The Squadron re-formed at Digby, becoming operational once again at the end of June, and for the next 2 months was occupied in uneventful convoy and defensive patrols before moving south to Stapleford Tawney, the satellite of North Weald, for the defence of London during the Battle of Britain.

The Luftwaffe's main effort at the time was against coastal objectives and shipping off the coast of Essex and Kent. The Squadron was in action continuously and had many successful engagements against far superior numbers of enemy bombers and their escorting fighters. The enemy sustained such shattering losses amongst his long range bomber force that a change of tactics was necessary, and he tried to force a decision by using fighter bombers flying very high and making every possible use of cloud cover; interception became difficult and the British squadrons had to change their tactics too - mainly going over the maintenance of fighter patrols at height ranging between 20 and 30,000 feet.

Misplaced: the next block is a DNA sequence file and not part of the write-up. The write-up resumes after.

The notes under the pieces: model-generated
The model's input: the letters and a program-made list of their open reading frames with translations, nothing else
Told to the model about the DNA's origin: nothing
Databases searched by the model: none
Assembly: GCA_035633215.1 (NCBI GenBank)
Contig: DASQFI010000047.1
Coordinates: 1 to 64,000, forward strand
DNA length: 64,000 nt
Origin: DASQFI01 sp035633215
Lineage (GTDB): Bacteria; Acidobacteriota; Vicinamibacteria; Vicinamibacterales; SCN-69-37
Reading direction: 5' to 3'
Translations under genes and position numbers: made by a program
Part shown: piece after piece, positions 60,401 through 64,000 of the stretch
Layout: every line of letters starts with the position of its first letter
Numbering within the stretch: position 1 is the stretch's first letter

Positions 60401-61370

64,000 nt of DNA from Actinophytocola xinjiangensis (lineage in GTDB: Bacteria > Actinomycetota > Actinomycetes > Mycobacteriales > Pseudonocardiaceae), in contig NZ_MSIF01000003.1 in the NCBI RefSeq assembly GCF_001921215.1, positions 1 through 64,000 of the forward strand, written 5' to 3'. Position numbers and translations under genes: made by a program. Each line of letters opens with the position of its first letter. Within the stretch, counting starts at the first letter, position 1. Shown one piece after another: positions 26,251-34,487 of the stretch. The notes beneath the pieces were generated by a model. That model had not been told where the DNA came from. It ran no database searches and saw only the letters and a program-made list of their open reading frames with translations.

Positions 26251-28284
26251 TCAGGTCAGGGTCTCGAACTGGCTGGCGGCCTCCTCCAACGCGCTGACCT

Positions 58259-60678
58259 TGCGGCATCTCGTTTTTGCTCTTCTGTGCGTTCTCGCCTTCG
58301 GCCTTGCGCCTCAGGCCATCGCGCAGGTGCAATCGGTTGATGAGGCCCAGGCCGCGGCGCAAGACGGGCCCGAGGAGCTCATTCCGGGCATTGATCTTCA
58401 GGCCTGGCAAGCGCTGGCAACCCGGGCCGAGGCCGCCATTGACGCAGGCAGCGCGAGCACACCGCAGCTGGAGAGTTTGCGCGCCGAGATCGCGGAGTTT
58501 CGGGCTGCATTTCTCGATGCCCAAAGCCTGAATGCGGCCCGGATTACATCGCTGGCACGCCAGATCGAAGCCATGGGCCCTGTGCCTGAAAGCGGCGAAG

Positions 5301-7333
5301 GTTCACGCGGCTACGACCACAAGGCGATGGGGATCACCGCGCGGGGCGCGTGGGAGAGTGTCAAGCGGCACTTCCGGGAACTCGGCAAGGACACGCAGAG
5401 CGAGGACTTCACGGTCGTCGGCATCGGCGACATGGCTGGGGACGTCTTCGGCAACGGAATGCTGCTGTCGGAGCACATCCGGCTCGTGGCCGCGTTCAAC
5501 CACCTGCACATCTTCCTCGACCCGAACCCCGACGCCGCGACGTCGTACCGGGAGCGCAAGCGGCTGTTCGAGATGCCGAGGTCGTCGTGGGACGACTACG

No 46 Squadron took part in the "security" patrols and, early in November, whilst on patrol over Foulness, encountered some 50 Italian bombers and fighters; at least 8 of them were destroyed, with no casualties or damage to the Squadron, and the remainder of the formation scattered in disorder.

The Battle of Britain, in which No 46 Squadron had taken a full and successful part, was over, and the Squadron settled down to a few months of uneventful defensive and convoy patrols, leavened by an occasional escort duty to medium bombers in their attack on objectives on Occupied France.

Mark Andrew, BBC WW2 People's War, 'My older brother in the RAF in Norway and Battle of Britain':

'My older brother was Sergeant Pilot Stanley Andrew who served in 46 Squadron of The Royal Air Force at RAF Digby, Lincolnshire from September 1st 1939 until May 1940 when they went to Norway on HMS Glorious.

He was one of the 18 Hurricane Pilots who flew off the Carrier Flight Deck on May 26th 1940 for a 40 mile flight over the North Sea to land at difficult airstrips in Norway.